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association with political rule and political fortunes. Associated with the
political is the military, as the army is one expression of the state, certainly
in relation to other political entities, and the genitive formula is also com-
mon in the military context, being used more than once for both strateuma
and d…namiv (dynamis: military force). Furthermore, out of over ±µ° occur-
rences of the plain formula, around two thirds can be seen unequivocally
to have a meaning of ˜Roman state™. Contexts include territorial gain, loss
and control, treaty “ and peacemaking, loyalty or treachery, foreign rela-
tions and wars, good or bad fortunes, and administrative systems. Thus
the collective identity is still exceptionally strong.


° Fryde °°°: ±µ.
±±
The thirteenth century: ambition, euphoria and the loss of illusion
The ethnic Roman identity need not, clearly, be mutually exclusive with
the political usage; one of the ways in which the state may be constituted and
bound together could be through common ethnic bonds, and conversely a
typical political allegiance may be a dominant cultural aspect of an ethnic
group. Rhomaioi is in fact used comparatively rarely by Pachymeres in the
purely ethnic sense, but his uses in this sense are striking, and combine to
provide a strong model of the ethnic Roman identity.
As one might expect, the ethnic Roman identity is employed by
Pachymeres to differentiate the various subjects of the Latin empire of
Constantinople. For example, early in his reign, Michael Palaiologos came
to agreements with ˜Roman ambassadors, being those born of Romans™
(Michael ±°. ±±“±), who were sent to Nikaia by the Latin emperor. Here,
there can be no political connotation in the strict sense: these men were
working for another state; notwithstanding, there was an expectation,
apparently ful¬lled, that they should be and secretly were loyal to the
Byzantine Roman state. Pachymeres™ treatment of this instance can be
usefully contrasted with that of Akropolites. Where Pachymeres acknowl-
edges the ethnic Roman identity of these envoys and shows Michael
Palaiologos as ready to be generous, Akropolites had presented these men
as simply ambassadors from Constantinople, given no hint that they were
Roman, and said that Palaiologos refused any concessions. This is in line
with Akropolites™ reluctance to acknowledge any Roman identity outside
the Nikaian state; in contrast, Pachymeres gives primacy to the ethnic
identity.±
Thus, for Pachymeres, ethnic identity was seen as leading, if not integral,
to political loyalty and identity, and this is also true in Pachymeres™ account
of the thelematarioi. This is the name given by the historian to those
people who lived around Constantinople when it was under Latin rule and,
presumably through sheer expediency, customarily had no ¬xed loyalty but
tended rather to switch sides between the Latins and Byzantine Romans “
they were thus ˜the wilful™, {elhmat†rioi (thelematarioi). Pachymeres
makes it clear that, as long as the thelematarioi had to deal with both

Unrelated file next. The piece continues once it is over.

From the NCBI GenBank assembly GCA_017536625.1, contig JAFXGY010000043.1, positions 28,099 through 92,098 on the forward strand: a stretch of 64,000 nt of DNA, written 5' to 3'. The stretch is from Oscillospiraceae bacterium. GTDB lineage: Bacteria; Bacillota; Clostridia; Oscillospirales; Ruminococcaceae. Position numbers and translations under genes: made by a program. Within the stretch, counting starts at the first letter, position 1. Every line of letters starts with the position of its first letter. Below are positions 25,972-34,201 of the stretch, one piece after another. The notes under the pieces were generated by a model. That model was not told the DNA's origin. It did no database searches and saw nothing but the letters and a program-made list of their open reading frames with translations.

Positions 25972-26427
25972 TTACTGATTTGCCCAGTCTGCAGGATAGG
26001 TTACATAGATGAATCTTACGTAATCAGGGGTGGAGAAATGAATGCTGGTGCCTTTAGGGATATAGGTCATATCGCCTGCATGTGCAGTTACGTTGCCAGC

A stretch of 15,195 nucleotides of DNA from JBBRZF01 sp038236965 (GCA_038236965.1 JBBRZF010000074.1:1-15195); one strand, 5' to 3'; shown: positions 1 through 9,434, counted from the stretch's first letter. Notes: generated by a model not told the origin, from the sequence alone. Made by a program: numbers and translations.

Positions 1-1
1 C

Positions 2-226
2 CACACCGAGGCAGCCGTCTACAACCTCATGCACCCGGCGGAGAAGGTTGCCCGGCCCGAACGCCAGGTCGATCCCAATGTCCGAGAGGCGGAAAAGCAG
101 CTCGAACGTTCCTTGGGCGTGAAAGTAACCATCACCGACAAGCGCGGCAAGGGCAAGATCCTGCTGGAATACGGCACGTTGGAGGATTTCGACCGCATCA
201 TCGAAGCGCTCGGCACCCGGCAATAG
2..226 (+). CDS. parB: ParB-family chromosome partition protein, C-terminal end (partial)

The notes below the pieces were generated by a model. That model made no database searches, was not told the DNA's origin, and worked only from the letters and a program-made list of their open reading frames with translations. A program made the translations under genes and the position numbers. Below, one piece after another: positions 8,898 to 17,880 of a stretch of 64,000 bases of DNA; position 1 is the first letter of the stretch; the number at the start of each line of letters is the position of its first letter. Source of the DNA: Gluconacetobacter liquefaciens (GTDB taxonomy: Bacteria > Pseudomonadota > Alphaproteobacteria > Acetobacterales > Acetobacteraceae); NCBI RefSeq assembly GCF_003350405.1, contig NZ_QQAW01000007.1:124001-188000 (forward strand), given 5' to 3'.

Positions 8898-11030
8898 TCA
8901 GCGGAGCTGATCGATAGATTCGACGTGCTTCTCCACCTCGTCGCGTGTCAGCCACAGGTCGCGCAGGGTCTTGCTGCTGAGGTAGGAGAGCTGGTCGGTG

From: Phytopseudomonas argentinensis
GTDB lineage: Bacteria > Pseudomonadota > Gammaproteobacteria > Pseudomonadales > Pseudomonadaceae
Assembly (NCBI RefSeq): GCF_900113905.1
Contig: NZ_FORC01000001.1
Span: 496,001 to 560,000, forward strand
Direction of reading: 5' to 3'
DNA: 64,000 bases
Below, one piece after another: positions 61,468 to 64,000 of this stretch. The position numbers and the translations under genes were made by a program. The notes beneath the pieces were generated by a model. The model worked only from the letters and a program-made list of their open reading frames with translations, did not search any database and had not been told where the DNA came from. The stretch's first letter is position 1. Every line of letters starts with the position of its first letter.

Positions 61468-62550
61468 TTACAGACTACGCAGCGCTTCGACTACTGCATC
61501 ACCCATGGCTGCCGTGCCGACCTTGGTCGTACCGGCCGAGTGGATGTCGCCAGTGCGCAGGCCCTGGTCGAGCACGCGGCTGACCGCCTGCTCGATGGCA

Romans and Latins (whom Pachymeres customarily calls ˜Italians™) without
being sure who would come out on top, they were of very dubious loyalty,
but that when the Romans seemed to be winning, and particularly after

± Macrides °°a: °“±°; Macrides °°·: “, µ“.
 In the fourteenth-century Greek Chronicle of the Morea this is given as an attribute of the Franks,
°, and of the Germans, µ, suggesting that it was possibly seen as a non-Roman attribute.
±± Being Byzantine: Greek: identity before the Ottomans
they had taken Selymbria and seemed set fair to take Constantinople, these
people came over to the Roman side:
They tended to incline sometimes to Romans and sometimes to Italians. The
Romans were attached to them, for these people were themselves Romans while
the Italians trusted them because they had been neighbours for a long time . . .
thus they were between the Romans and the Italians and because of this they were
called wilful. (Michael ±±°.±°“±)

Here, the political and ethnic senses of ˜Roman™ are in con¬‚ict with each
other. Although the ¬rst two uses of Rhomaioi in this excerpt are both
political, the next use is clearly ethnic: it is thought that the ethnic identity
of the thelematarioi should condition their political loyalty and identity, as
with the Melnikots in Akropolites™ account discussed above. The Roman
state sometimes had the loyalty of the thelematarioi and certainly thought it
ought to have had it “ because the thelematarioi were Rhomaioi. However, in
the ¬nal analysis, it did not have their loyalty: Pachymeres™ account brings
out the expediency of the choice made by these unfortunate thelematarioi.
This case recalls that of the pro-Turkish islanders of Lake Pousgousae,
whom Choniates chose to call Christians rather than Romans, because of
their switch in loyalty. Pachymeres, though, could not follow Choniates™
pre-±° approach of simply denying the Roman-ness of the problematic
group: he needed to acknowledge the Roman identity of the thelematarioi
as it ended up playing an important part in the story. Nevertheless, as in
Choniates and Akropolites (in the case of the Melnikots), there is here
again a clear implication that ethnic descent should determine political
loyalty; however, the story again shows that things were not that simple.
It would appear, moreover, that Pachymeres was aware of the awkward-
ness of the situation and the contradictions within the idea of Roman-ness
as, apart from in the excerpt above, he uncharacteristically avoids the use
of Rhomaioi for the Nikaians in the account of the thelematarioi, choosing
instead to talk of ˜we™. Similarly, the problem group are given a special
name. Comparable expectations based on ethnic identity, comparable dis-
appointments, and a comparable approach on the part of the historian are
revealed in the account of the <Rwma¹zontev (Rhoma¨zontes). These were
±